There’s no point in you asking me what genre Neptunian Maximalism is, because my response would just be interpreted as some smart-assed, intentionally unhelpful word vomit of random and unrelated genres of music.
Okay, fuck it, if you insist – drone, free jazz, world music, noise, folk, experimental orchestra…
You’ll note something absent from that list that you likely expected given I’m posting about the band – metal. The thing is, for all it’s eluding of the heavy metal label, Neptunian Maximalism are bizarrely heavy.
There are no distorted, down-tuned guitars or blast beats on display here – instead be prepared for a relentless brass section, chaotic rhythms, and a cornucopia of worldly instrumentation weaving in and out of the composition.
Last year, Neptunian Maximalism released their debut full length, Éons, and it is not an easy thing to recommend. Not because it’s not worthy of recommendation – it absolutely is, and here we are – but because it’s expansive chaos and barrage of musical concepts make for a near-impenetrable listening experience.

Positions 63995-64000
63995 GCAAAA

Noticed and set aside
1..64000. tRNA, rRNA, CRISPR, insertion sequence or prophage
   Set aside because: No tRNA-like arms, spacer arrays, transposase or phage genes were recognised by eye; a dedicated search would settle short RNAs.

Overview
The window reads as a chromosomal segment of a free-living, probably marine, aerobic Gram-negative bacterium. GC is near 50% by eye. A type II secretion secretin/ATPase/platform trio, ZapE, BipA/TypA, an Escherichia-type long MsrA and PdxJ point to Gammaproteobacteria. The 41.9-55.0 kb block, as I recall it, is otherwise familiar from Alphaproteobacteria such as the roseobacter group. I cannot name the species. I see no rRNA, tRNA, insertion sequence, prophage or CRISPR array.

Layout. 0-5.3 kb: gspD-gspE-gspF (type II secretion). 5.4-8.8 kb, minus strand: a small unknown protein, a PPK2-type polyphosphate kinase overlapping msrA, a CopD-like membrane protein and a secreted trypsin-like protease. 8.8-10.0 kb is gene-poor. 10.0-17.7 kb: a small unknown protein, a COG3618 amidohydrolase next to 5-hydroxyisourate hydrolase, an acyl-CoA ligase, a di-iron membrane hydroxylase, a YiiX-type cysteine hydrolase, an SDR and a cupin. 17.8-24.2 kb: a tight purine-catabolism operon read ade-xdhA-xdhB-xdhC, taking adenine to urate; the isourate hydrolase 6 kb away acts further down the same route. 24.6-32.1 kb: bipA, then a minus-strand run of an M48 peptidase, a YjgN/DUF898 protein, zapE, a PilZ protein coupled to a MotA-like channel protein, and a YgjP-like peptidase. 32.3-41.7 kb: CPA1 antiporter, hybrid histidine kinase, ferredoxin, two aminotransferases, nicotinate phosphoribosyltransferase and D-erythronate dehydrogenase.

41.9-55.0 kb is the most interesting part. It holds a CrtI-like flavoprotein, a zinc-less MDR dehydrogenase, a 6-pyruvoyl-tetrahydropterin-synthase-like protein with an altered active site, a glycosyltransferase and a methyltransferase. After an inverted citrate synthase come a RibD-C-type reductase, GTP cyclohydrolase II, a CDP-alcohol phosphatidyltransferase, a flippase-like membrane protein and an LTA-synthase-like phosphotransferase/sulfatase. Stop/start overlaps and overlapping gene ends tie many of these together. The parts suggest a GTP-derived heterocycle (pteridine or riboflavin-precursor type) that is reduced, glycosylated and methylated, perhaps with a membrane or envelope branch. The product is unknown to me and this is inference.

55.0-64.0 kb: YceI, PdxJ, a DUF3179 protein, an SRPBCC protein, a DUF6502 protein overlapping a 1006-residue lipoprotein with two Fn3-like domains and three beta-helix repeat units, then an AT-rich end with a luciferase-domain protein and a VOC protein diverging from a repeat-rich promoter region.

This is not for everyone, and it never tries to be. You would rarely recommend someone music that is ‘outside their wheelhouse’, and Neptunian Maximalism is outside everyone’s wheelhouse. But, if you are willing to take this ride, Éons, is such a bizarrely enjoyable experience.
I’ve not spent as much time as I normally would on describing the actual music. This is because there’s just no point. Neptunian Maximalism has to be experienced to even begin to be understood.
But it should be experienced.
Because it’s something truly remarkable.